Council to hear results of South Shore retail study
The city is losing retail sales amounting to $219 million a year or 60 percent of the retail demand, according to a consultant’s study to be presented today at the South Lake Tahoe City Council meeting. The item is scheduled for discussion at 1:30 p.m.
In other business, the council will hold a public hearing on the disbanding of the Tourism Promotion Business Improvement District and will hear the second round of a redevelopment financing plan that would triple the property tax revenue cap of $150 million.
From a business and sales tax point of view, many have waited to learn where the city stands in terms of retail and revenue generated from it.
The retail analysis by RRC Associates provides some findings for planning purposes. For example, if the city were to take measures to recapture 35 percent of the alleged lost sales to other areas, it would require an increase of 465,000 square feet of retail square footage. And gaining a quarter of the sales would require 386,000 square feet.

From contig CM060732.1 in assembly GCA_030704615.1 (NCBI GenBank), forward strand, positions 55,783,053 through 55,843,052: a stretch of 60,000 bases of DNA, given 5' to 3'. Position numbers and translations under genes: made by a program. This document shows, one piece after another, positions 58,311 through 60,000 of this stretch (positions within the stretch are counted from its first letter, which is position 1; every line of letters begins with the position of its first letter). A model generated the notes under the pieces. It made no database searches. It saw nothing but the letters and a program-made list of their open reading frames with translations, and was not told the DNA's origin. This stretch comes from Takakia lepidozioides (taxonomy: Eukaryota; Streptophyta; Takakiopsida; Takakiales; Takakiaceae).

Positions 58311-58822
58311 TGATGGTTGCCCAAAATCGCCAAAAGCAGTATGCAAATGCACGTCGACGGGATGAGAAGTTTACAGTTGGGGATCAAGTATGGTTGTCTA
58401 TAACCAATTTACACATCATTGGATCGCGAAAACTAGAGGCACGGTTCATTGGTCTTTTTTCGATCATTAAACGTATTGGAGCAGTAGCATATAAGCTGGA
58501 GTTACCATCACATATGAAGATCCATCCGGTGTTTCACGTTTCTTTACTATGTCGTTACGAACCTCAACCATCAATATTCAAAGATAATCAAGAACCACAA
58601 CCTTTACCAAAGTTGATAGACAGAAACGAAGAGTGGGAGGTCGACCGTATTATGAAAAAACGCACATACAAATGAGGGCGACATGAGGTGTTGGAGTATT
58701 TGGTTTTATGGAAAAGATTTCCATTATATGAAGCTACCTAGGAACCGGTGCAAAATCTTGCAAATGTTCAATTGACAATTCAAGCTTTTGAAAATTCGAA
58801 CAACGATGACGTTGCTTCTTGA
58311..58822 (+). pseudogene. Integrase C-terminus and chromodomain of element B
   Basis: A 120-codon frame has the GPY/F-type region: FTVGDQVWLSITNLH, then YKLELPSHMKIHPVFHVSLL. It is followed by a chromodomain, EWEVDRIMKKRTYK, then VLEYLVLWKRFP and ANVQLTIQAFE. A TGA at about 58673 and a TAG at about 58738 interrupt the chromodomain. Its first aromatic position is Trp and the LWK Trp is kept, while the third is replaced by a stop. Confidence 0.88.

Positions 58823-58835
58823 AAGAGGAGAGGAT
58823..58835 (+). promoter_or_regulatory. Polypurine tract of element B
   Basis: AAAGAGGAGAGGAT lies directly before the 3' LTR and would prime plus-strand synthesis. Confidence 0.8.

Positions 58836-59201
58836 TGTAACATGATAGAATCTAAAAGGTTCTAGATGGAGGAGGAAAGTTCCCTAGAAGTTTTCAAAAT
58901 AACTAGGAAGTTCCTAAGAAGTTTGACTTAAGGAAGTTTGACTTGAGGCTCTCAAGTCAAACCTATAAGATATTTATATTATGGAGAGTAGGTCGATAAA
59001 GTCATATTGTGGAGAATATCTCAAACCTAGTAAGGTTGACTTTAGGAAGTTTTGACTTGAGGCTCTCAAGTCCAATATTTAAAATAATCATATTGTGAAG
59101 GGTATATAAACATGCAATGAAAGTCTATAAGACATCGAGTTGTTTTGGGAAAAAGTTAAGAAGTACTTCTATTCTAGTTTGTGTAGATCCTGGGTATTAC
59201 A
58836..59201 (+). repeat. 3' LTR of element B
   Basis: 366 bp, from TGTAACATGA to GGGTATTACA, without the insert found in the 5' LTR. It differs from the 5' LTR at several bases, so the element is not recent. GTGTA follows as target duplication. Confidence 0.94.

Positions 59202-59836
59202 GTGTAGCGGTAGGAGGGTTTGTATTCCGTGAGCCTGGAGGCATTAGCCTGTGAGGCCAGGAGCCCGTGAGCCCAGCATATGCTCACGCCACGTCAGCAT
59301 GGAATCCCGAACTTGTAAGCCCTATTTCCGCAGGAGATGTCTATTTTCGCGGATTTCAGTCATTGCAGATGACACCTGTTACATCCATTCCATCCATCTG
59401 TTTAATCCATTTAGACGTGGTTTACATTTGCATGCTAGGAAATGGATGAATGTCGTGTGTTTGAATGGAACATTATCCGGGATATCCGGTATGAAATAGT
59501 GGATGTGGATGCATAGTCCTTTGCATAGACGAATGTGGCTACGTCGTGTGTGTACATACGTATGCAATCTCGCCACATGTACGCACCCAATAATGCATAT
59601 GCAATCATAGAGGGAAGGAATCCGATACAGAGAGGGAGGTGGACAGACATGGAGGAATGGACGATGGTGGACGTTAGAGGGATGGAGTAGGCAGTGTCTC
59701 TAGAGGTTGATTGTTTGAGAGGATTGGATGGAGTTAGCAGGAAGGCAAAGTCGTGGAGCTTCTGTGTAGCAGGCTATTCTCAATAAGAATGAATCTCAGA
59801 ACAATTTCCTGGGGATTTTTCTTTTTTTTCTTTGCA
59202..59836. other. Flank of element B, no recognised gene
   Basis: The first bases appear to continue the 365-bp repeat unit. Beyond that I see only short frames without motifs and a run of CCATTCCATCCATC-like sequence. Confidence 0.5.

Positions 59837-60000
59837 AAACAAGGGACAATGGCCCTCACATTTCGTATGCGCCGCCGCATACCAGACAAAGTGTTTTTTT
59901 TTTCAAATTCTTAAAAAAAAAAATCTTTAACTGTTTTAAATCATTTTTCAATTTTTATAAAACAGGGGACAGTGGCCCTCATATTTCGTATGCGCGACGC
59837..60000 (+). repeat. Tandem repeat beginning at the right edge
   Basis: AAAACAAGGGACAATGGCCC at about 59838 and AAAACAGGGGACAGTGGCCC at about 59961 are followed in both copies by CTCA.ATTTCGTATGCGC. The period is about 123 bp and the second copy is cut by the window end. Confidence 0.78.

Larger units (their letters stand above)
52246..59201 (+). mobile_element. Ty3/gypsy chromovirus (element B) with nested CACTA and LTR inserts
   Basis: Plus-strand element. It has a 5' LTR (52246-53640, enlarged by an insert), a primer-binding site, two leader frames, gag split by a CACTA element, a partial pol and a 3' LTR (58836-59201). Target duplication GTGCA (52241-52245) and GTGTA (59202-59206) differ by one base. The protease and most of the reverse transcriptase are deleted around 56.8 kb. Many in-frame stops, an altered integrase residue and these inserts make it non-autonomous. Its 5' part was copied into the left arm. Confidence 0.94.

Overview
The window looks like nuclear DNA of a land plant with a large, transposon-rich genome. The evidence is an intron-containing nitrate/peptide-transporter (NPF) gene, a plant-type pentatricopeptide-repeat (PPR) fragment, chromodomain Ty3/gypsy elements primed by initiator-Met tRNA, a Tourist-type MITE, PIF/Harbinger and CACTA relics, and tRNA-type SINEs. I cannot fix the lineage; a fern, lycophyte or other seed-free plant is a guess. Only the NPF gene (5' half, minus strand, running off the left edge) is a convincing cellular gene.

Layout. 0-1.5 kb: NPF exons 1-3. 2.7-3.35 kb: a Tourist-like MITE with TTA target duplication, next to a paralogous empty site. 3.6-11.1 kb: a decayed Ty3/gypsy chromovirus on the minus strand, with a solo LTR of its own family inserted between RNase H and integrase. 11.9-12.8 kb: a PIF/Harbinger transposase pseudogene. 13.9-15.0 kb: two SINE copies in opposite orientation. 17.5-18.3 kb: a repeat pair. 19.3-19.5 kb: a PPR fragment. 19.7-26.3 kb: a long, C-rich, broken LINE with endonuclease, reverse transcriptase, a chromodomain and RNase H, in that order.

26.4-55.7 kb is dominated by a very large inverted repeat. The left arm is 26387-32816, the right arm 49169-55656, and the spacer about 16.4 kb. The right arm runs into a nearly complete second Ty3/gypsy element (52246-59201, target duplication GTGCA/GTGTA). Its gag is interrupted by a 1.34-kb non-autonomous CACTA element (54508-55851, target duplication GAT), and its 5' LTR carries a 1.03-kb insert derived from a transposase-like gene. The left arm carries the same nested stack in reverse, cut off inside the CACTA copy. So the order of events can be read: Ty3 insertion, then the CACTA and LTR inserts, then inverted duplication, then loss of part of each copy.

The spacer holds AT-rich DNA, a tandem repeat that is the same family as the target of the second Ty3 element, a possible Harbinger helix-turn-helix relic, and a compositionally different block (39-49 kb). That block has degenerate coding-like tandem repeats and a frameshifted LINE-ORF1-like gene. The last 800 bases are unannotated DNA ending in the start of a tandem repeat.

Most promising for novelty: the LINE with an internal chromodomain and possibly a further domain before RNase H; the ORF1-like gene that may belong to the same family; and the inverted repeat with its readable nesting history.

“This tells us we need to do a lot more,” City Manager Dave Jinkens said.
City Economic Development Coordinator Camden Collins, who oversaw the contracted study, agreed.
“If we were to improve our vacancy rate by at least 5 percent, we’d see a little difference, but it wouldn’t go far enough to sustain the retail demand,” she said.
The retail categories of largest need over the next 20 years include those selling general merchandise, in which 121,804 of square feet should be developed. The study had surmised $63 million is lost, or “leaked,” to mass merchandisers outside the city. Home furnishings, appliance and auto parts stores may also be targeted as an under-developed retail segment, the study added.
The study also indicates aggregate spending is almost evenly split by visitors and locals, 51 and 49 percent, respectively. And not surprisingly, eating and drinking establishments cater to the visitors, while home furnishings and auto-related shops dominate the locals’ spending habits.
Further, the study’s analysis of income shows households in three brackets under $25,000 have lessened to at least 20 percent in the last 10 years. This is despite the median income in the city rising by almost $10,000 to $34,707, according to the 2000 Census. Meanwhile, higher income brackets have seen a dramatic jump in households. In particular, households raking in more than $150,000 have increased 237.8 percent from 1989 to 2000.
South Lake Tahoe City Council meeting
9 a.m. today
1900 Lake Tahoe Blvd. South Lake Tahoe
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